Finally, while we conclude that the construction we provide of the pretrial diversion statute, as amended by the VALOR Act, satisfactorily reconciles it with the OUI statute and best effectuates the Legislature’s intent when enacting the VALOR Act in 2012, we recognize that the matter is not free from doubt.  If the result here does not comport with what was intended, the Legislature may, of course, remedy this by enacting clarifying legislation.  See Commonwealth v. Zapata, 455 Mass. 530, 533 n.4 (2009).

  1. Conclusion.  We answer both reported questions, “Yes,” and remand the case to the District Court for further proceedings consistent with this opinion.

So ordered.

     [1] Justice Botsford participated in the deliberation on this case prior to her retirement.

     [2] See part 1, infra, for the full text of the reported questions.


     [3] We acknowledge the amicus brief submitted by John C. Mooney and Disabled American Veterans Department of Massachusetts, Inc., in support of the defendant, Joel D. Morgan.

     [4] Because no evidence was taken, the facts consist largely of the statements in the police incident report and the undisputed submissions of the parties.


     [5] Morgan’s son was born during his final deployment.  Morgan and his wife are divorced.

     [6] Naltrexone helps treat opioid addiction by blocking opioid receptors in the body, but carries no risk of abuse or illicit resale.  See Substance Abuse and Mental Health Services Administration, [].


     [7] In support of his motion to report questions of law, Morgan executed an affidavit in July, 2015, stating that he had not consumed alcohol or drugs since his arrest.  Morgan’s counsellors also submitted affidavits and letters in support of the motion, stating that he has maintained sobriety and employment, has made significant progress in treatment, was providing for his son, and was taking steps to restore family relationships.  Morgan’s attorney also submitted a letter from her investigator stating that the tow truck driver, himself a veteran, had told the investigator that he did not want Morgan to “end up with a criminal conviction over this,” so long as Morgan receives the help he so “desperately needs.”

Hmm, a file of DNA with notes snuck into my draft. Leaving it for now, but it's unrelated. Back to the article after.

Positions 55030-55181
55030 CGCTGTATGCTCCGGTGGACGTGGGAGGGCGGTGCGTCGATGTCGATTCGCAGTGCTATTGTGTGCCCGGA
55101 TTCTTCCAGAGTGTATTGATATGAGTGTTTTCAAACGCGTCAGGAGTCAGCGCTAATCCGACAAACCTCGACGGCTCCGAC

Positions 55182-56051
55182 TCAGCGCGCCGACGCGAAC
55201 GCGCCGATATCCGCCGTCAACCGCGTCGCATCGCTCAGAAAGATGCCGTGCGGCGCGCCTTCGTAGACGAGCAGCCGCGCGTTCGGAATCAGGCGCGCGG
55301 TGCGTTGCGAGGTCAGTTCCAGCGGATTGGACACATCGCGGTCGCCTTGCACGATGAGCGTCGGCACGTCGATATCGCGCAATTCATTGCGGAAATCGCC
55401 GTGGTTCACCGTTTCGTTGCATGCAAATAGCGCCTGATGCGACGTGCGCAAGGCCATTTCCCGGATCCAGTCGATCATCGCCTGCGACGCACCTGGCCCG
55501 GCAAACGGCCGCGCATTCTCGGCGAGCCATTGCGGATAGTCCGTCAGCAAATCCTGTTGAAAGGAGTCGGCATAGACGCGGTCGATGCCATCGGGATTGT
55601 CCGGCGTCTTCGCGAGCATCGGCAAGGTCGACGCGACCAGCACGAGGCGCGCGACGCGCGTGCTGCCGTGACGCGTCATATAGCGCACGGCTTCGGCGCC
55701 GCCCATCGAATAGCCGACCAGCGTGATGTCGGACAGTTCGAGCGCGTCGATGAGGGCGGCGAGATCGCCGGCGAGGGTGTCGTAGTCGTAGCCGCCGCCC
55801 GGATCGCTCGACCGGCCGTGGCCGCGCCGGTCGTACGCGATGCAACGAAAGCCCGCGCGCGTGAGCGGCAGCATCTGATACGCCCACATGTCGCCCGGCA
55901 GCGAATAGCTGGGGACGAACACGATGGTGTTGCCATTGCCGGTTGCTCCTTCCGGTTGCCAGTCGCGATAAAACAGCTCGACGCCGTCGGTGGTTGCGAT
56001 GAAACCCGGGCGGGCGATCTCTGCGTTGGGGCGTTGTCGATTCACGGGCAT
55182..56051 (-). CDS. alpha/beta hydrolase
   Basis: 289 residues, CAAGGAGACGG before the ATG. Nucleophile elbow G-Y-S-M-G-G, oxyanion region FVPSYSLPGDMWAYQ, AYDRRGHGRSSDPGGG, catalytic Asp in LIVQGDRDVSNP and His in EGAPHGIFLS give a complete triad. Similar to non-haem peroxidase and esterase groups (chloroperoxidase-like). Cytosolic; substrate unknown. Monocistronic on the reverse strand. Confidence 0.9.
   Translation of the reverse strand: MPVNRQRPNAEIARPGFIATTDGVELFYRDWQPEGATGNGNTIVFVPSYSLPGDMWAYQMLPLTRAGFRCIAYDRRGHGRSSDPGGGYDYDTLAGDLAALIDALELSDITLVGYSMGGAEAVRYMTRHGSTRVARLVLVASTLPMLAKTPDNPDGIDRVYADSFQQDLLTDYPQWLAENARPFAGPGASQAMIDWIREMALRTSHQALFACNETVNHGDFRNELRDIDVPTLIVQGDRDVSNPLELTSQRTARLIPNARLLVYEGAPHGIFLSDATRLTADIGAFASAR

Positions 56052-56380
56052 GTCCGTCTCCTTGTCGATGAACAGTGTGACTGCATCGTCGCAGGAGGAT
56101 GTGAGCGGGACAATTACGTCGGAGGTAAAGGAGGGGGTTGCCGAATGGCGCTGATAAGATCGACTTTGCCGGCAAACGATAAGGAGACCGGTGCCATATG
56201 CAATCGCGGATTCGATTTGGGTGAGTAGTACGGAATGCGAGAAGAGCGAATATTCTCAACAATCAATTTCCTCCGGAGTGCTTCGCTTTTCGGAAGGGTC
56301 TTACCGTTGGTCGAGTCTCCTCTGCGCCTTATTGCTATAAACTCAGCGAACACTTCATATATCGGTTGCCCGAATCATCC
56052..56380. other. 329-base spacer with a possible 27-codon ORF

[8] In December, 2004, approximately nine years and ten months prior to the incident at issue here, Morgan admitted to sufficient facts to warrant a finding that he had operated a motor vehicle while under the influence of alcohol or drugs (OUI).  The case was continued without a finding and dismissed upon his successful completion of probation.  Although Morgan did not have a prior criminal conviction at the time of the 2014 incident, because ten years had not elapsed since December, 2004, he was not eligible for another continuance without a finding under the terms of the OUI statute.  Where a defendant previously was “assigned to an alcohol or controlled substance education, treatment or rehabilitation program [by a court] because of” operating while under the influence, a subsequent OUI charge “shall not be placed on file or continued without a finding,” unless the defendant was convicted or assigned to a treatment program at least ten years previously; this exception shall apply only “once in his [or her] lifetime.”  See G. L. c. 90, §§ 24 & 24D, second par.  Otherwise put, had at least ten years elapsed between the resolution of the 2004 matter and the 2014 incident, Morgan would have been eligible for a continuance without a finding upon successful completion of a court-approved program under the terms of the OUI statute itself, quite apart from the pretrial diversion statute, as amended by the VALOR Act.  The question before us arises because of his ineligibility under the OUI statute.


     [9] The prosecutor did not oppose an admission to sufficient facts and a continuance without a finding on the other charges.

     [10] In addition to the provisions at issue here, the VALOR Act, inter alia, amended G. L. c. 7, § 61, to provide benefits for veteran-owned businesses; added G. L. c. 15A, § 42, to provide help for veterans seeking higher education; inserted G. L. c. 15E to streamline transfers between school districts for children of service members; amended G. L. c. 59 to provide property tax benefits for veterans; amended G. L. c. 146 to help veterans and members of the military maintain professional licenses; and amended G. L. c. 10, § 35CC, to expand access to food, housing, utilities, and medical benefits.

     [11] See, e.g., G. L. c. 278, § 18 (allowing continuance without finding “unless otherwise prohibited by law”); Mass. R. Crim. P. 28 (e), 453 Mass. 1501 (2009) (allowing court to file case without imposing sentence after guilty finding or verdict).

     [12] General Laws c. 90, § 24, has been amended since Morgan’s arrest; those amendments are not relevant to the portions of the statute at issue here.